The Structure of Confidence and the Collapse of Lehman Brothers
Introduction (Via Swedberg U Alberta & Cornell)
Despite its importance, there only exists a very small number of studies that look at the role of confidence in finance (e.g. Walters1992; for a review, see Swedberg forthcoming). In this paper I will draw on one of these, Walter Bagehot‟s classic work Lombard Street (1873). Bagehot is interesting in this context because he was well aware of the special role that confidence plays in the banking world. He also tried to explain the role that confidence plays in unleashing a financial panic, something that is of special relevance for this paper.
The banking system, Bagehot notes, always demands an extra high level of trust, much higher than elsewhere in the economy. In this particular part of the economy there has to exist, as he puts it, “[an] unprecedented trust between man and man” (Bagehot 1922 :151; emphasis added).
There are mainly two reasons for this, one having primarily to do with liquidity, the other with solvency. The first reason for the unprecedented level of trust to exist in the banking system has to do with maturity transformation – that deposits are short-term, while loans are long-term. If the depositors do not have full confidence that their money is safe, they will demand it back. And when they do so, the bank will be in trouble since it lacks liquid resources to pay back the depositors in full. The larger the amount that is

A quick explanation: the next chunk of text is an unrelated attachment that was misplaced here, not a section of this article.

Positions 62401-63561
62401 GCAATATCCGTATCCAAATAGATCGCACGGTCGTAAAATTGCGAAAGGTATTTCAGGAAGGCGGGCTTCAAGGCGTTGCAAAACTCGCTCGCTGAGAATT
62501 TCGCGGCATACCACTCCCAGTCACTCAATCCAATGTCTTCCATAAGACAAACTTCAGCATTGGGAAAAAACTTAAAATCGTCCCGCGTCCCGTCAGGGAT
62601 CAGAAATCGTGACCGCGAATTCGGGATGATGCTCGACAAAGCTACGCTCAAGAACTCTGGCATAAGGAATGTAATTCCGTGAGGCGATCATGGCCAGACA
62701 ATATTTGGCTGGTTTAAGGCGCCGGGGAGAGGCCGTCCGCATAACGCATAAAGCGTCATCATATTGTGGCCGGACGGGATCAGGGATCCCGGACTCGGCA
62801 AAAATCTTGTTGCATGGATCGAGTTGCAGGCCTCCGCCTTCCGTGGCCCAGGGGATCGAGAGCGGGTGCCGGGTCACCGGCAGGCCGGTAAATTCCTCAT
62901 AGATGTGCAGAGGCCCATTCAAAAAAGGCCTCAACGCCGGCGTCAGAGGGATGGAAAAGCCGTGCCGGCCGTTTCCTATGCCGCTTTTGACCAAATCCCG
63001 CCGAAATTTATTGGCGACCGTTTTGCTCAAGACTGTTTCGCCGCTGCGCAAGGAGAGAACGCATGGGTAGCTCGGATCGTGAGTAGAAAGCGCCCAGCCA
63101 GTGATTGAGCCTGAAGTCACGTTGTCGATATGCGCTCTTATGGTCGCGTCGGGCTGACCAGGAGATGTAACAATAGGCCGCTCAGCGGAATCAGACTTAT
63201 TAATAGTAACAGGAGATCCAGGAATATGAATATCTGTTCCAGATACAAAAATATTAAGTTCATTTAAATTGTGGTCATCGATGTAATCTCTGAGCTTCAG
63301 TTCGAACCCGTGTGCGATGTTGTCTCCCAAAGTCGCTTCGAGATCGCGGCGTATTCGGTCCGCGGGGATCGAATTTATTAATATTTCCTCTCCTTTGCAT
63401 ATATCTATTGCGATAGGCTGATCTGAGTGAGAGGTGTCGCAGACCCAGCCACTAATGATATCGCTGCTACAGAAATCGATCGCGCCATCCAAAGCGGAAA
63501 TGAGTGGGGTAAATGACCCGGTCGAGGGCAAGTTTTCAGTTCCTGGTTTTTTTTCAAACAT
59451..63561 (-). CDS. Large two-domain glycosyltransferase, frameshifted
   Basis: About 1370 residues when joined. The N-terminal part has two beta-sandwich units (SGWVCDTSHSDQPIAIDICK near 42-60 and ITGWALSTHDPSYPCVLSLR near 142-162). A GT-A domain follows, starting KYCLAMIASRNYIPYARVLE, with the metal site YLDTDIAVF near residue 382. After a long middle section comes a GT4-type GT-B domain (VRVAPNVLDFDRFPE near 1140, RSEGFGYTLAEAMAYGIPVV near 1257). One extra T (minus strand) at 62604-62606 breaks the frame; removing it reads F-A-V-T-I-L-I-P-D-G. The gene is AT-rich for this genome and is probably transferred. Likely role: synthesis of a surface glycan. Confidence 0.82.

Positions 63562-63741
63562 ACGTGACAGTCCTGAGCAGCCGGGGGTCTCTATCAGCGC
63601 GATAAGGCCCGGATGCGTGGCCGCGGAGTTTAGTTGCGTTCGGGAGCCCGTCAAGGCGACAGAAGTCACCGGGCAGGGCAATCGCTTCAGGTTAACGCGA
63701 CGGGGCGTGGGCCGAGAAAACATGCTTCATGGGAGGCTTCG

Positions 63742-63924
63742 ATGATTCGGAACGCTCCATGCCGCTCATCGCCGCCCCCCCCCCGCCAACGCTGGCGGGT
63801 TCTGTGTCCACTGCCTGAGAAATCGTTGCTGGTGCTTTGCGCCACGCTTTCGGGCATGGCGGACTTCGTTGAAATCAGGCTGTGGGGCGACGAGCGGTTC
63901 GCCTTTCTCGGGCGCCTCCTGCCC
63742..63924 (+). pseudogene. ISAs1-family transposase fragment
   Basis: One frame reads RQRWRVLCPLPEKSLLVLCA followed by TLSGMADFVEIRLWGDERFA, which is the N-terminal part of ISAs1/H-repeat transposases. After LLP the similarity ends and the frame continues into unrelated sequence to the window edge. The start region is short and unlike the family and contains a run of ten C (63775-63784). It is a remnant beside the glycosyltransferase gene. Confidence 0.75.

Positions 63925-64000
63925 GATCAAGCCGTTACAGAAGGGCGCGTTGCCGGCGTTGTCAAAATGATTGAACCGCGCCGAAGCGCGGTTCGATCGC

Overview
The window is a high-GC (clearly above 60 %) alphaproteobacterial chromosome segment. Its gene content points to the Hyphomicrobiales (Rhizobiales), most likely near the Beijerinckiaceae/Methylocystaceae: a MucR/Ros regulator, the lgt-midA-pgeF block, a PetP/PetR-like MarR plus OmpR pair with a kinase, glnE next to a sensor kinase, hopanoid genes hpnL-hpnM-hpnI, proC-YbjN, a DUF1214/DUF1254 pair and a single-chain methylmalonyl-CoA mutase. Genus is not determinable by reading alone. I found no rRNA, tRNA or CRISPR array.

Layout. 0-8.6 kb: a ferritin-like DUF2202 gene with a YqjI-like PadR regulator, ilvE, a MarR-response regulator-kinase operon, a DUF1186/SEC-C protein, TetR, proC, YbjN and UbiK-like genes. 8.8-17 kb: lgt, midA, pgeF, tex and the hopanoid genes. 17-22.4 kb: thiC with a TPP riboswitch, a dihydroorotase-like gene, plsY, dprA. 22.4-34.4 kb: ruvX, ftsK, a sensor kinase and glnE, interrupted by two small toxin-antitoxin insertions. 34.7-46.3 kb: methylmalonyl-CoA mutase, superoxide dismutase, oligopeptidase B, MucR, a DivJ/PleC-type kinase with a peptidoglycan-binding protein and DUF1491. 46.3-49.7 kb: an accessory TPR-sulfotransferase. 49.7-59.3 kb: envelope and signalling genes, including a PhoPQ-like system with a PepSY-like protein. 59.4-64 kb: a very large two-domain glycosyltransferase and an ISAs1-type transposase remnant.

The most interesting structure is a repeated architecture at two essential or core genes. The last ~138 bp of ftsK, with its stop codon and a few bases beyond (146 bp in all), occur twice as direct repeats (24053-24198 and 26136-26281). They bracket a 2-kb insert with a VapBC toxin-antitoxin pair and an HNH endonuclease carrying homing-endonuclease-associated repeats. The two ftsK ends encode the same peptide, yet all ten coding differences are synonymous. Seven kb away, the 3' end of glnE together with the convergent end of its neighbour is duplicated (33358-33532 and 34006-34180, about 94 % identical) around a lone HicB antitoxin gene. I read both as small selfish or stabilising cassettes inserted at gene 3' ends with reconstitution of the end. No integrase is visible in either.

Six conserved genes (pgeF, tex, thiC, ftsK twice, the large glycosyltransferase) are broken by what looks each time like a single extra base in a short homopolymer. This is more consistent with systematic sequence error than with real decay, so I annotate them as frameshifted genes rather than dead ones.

lent out, in relation to the amount deposited, the more tenuous this type of liquidity related type of confidence will also be.
The second reason for confidence being extra important in the banking system has to do with losses that the bank may occur through its loans. A bank is extra vulnerable, in other words, not only because of liquidity-related troubles, but also because of its losses, since these must be offset against the capital of the bank. Again, the more that has been lent out, the more vulnerable a bank is. And losses increase in their turn the leverage ratio dramatically.